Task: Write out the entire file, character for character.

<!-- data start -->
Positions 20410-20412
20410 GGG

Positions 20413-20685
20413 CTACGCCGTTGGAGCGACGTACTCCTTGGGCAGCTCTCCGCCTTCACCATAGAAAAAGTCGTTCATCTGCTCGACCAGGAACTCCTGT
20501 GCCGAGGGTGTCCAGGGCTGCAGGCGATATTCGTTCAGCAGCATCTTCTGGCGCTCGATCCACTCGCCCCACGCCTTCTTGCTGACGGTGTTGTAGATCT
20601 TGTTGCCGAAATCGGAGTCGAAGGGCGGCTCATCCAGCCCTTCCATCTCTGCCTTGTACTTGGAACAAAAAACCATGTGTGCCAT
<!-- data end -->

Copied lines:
Positions 20410-20412
20410 GGG

Positions 20413-20685
20413 CTACGCCGTTGGAGCGACGTACTCCTTGGGCAGCTCTCCGCCTTCACCATAGAAAAAGTCGTTCATCTGCTCGACCAGGAACTCCTGT
20501 GCCGAGGGTGTCCAGGGCTGCAGGCGATATTCGTTCAGCAGCATCTTCTGGCGCTCGATCCACTCGCCCCACGCCTTCTTGCTGACGGTGTTGTAGATCT
20601 TGTTGCCGAAATCGGAGTCGAAGGGCGGCTCATCCAGCCCTTCCATCTCTGCCTTGTACTTGGAACAAAAAACCATGTGTGCCAT